This species is much smaller than other chanterelles and starts as a tiny pin of fire orange fading slightly as it grows for about 20 days not reaching over 1.5″ in diameter.
Cantharellus cinnabarinus is a fungus native to eastern North America. It is a member of the genus Cantharellus along with other chanterelles. It is named after its red color, which is imparted by the carotenoid canthaxanthin. It is edible, fruiting in association with hardwood trees in the summer and fall. Cantharellus cinnabarinus is a fungus native to eastern North America. It is a member of the genus Cantharellus along with other chanterelles.
Edible and choice and also has a slight spicy flavor which is unique among other chanterelles.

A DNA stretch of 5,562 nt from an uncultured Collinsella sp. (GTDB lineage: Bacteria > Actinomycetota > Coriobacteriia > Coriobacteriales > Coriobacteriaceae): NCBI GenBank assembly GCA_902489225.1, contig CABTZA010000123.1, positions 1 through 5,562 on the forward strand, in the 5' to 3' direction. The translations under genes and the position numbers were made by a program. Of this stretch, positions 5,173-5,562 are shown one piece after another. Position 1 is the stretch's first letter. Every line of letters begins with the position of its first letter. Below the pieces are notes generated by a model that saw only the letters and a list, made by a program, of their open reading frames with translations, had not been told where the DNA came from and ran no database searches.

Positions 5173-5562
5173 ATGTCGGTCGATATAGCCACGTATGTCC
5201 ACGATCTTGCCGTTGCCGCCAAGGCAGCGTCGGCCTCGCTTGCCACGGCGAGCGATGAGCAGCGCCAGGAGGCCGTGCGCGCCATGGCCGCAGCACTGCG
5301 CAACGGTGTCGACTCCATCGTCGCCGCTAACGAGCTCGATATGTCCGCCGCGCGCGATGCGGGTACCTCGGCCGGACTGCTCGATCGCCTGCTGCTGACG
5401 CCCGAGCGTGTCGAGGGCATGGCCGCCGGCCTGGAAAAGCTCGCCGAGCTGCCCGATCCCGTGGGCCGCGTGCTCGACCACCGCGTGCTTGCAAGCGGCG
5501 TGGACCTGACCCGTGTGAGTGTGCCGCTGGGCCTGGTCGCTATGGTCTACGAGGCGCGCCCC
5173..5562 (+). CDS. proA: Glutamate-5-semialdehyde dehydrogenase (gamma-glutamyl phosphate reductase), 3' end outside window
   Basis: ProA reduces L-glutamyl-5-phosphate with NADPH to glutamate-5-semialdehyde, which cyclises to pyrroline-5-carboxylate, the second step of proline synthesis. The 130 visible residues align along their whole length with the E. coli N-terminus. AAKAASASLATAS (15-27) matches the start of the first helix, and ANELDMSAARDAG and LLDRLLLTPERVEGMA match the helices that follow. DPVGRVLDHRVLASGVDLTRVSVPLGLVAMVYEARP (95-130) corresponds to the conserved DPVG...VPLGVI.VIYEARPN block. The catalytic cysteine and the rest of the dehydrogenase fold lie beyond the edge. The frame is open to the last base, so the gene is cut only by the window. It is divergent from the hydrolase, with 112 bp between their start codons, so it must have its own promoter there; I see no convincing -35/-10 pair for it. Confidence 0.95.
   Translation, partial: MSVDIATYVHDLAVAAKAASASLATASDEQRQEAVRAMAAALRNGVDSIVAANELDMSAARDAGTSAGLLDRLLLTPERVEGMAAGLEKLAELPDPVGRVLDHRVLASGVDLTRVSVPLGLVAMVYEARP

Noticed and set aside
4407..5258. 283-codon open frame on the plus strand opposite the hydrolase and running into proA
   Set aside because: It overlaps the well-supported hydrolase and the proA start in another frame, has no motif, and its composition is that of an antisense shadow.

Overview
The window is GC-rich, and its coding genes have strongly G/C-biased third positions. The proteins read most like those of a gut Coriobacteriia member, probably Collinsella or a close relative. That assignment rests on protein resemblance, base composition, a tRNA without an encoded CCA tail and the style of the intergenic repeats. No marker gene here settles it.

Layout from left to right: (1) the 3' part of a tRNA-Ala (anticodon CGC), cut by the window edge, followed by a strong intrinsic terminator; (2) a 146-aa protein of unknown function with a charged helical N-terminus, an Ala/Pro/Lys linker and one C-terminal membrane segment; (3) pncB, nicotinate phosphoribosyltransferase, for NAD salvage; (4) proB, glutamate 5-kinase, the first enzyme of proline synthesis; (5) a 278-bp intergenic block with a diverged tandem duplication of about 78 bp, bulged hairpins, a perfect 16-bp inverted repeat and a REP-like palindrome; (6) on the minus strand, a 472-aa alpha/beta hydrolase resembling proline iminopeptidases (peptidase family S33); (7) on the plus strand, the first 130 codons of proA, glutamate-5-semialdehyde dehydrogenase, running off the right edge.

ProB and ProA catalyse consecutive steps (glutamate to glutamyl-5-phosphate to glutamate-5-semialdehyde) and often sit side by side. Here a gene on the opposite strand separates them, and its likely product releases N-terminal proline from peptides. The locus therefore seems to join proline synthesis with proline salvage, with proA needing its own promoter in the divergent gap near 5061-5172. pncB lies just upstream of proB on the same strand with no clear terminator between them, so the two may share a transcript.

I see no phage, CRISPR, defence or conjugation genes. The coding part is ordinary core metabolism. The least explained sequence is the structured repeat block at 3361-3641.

Since the mushrooms hold a lot of water, they are often prepared using a “dry sauté” method: after cleaning, the mushrooms are sliced and put in a covered pan over high heat with no oil or butter. The mushrooms then release much of their water, which can be allowed to boil off or be poured off and used as a stock. Many people often cook the mushrooms with butter because it “sweetens” them. Chanterelles can also be pickled in brine. Salted water is brought to a boil and pickling spices such as peppercorns, mustard seeds, and thyme are added. The mushrooms are then cooked in this solution for 5–10 minutes before being transferred to sterilized bottles along with some of the liquid. Sliced garlic and dill can be added to the bottles for extra flavor. The remaining liquid forms an excellent stock for making soup. When pickled in this way, chanterelles can last from six to twelve months. Another storage technique is drying. Mushrooms can be dried with gentle heat in an oven at temperatures of 65 °C (149 °F) or less. A vacuum process is also practical on large orders. A few hours before final preparation, put dry mushrooms in water which they absorb for returning to nearly original size. Mushrooms can then be used as fresh, and will last indefinitely as dry. Fresh chanterelles can generally be stored up to ten days in a refrigerator. Chanterelles are also well-suited for drying, and tend to maintain their aroma and consistency quite well. Some chefs profess that reconstituted chanterelles are actually superior in flavor to fresh ones, though they lose in texture whatever they gain in flavor by becoming more chewy after being preserved by drying. Dried chanterelles can also be crushed into flour and used in seasoning in soups or sauces. Chanterelles are also suitable for freezing, though older frozen chanterelles can often develop a slightly bitter taste after thawing.